Brazil is a burgeoning automotive market, home to both intensely rural and highly evolved metropolitan environments. The unique influence of this setting has brought about an appropriately unique concept called the FCC II - a sort of buggy/roadster mashup with a helping of ecological consideration that mates perfectly with the Brazilian mindset.

Set for a debut at the 25th Salão Internacional do Automóvel, Brazil's annual auto show, the FCC II features a zero-emission electric drivetrain, a body made of natural fibers and a focus throughout on renewable materials to minimize the car's environmental impact. That is an important consideration in a nation that contains a significant portion of the world's tropical rainforest within its borders, not to mention the Amazon river. The FCC II was designed entirely in-house by Fiat Automóveis, Fiat's Brazilian subsidiary.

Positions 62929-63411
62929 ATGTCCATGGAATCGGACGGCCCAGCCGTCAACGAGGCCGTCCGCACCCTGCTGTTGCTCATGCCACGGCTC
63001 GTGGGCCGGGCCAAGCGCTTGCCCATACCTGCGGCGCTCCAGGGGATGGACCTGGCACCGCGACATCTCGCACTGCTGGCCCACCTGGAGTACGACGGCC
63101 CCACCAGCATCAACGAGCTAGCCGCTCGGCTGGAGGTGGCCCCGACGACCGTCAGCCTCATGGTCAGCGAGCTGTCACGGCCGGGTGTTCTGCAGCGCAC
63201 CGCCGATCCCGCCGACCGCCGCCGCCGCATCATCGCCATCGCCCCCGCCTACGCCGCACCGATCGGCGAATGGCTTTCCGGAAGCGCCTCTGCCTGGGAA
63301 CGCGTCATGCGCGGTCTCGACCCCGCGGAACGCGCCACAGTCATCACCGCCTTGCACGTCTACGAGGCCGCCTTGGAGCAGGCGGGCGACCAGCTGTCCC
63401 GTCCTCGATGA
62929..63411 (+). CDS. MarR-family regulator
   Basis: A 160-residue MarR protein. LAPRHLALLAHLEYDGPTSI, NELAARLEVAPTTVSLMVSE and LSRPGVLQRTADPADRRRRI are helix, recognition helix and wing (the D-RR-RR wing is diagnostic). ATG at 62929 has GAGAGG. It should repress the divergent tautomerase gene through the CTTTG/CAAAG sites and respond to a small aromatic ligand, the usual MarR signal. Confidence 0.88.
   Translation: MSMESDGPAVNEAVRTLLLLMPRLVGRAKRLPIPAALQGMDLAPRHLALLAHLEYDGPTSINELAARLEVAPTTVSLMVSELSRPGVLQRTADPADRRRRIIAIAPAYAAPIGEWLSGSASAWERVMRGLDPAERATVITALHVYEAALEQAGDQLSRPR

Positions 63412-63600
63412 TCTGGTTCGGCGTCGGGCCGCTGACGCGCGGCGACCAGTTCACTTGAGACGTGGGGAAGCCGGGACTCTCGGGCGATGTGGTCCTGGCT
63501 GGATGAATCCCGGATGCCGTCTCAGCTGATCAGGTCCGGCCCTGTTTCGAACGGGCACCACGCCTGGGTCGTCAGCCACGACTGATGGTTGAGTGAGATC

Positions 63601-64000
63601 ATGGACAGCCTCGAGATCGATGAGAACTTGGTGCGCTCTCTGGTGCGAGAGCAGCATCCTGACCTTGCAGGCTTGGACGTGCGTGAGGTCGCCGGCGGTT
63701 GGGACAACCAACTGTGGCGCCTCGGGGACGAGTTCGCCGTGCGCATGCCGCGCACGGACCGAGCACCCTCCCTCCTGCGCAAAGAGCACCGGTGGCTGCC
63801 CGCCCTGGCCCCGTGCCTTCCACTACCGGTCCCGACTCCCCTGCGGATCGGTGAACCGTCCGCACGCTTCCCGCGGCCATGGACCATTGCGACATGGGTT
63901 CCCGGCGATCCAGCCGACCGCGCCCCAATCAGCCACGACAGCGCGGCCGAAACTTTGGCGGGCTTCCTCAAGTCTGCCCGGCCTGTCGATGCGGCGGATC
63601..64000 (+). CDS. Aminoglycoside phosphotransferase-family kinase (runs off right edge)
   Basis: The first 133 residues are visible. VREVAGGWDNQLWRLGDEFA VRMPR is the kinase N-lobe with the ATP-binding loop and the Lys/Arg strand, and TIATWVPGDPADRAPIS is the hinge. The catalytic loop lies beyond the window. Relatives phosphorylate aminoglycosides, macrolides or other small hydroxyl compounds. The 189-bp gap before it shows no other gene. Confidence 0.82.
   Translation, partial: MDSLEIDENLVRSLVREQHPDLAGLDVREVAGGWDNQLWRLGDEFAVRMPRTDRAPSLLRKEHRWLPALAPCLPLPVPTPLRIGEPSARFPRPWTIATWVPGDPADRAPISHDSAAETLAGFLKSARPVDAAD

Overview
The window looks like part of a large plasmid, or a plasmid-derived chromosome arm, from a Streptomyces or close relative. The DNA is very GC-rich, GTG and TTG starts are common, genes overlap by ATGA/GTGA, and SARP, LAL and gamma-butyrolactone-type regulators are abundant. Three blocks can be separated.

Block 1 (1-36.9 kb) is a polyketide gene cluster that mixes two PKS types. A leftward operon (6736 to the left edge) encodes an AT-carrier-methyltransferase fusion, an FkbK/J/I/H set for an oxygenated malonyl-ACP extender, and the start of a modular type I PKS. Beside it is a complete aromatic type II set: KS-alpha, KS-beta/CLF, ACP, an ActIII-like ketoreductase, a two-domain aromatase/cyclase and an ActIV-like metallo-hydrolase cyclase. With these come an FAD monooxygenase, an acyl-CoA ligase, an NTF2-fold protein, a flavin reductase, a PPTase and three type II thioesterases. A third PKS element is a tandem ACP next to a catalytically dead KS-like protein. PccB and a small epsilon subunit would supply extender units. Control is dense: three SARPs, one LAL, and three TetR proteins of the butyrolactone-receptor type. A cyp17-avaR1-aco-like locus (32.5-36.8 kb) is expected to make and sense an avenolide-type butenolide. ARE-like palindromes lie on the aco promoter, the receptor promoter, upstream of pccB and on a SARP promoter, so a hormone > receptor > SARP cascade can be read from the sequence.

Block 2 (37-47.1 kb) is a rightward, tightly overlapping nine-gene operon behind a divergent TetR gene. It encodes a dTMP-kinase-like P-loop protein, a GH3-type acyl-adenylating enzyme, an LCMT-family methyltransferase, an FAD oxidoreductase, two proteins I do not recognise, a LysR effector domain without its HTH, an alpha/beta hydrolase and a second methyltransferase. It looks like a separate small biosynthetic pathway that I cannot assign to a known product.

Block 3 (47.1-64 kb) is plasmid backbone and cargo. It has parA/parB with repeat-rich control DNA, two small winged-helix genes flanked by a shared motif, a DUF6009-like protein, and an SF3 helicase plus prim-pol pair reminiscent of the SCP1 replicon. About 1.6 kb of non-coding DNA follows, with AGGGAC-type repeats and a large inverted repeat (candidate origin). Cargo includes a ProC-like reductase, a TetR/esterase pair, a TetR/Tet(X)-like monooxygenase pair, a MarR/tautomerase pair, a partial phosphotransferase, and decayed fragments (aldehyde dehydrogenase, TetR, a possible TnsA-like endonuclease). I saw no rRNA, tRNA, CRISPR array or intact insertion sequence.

Power comes from a 80hp (59kW) electric motor running on 93 lithium-ion cells, which is capable of propelling the 980kg concept to a top speed of 100km/h.

While the FCC II is clearly too radical to be considered for production, it is intended as a design study for application of ecologically-minded materials in the construction of more ordinary vehicles. The philosophical motivation of non-aggression to the planet is also part of the car's impetus, but it makes good business sense to invest in minimally polluting and environmentally sound processes in the current political and legal atmosphere as well.

The FCC II isn't the first oddball concept to come out of Fiat's Brazilian works, however. In 2006, the company showed the FCC Adventure concept, which shares something of the FCC II's aggressive, futuristic off-roader look and feel.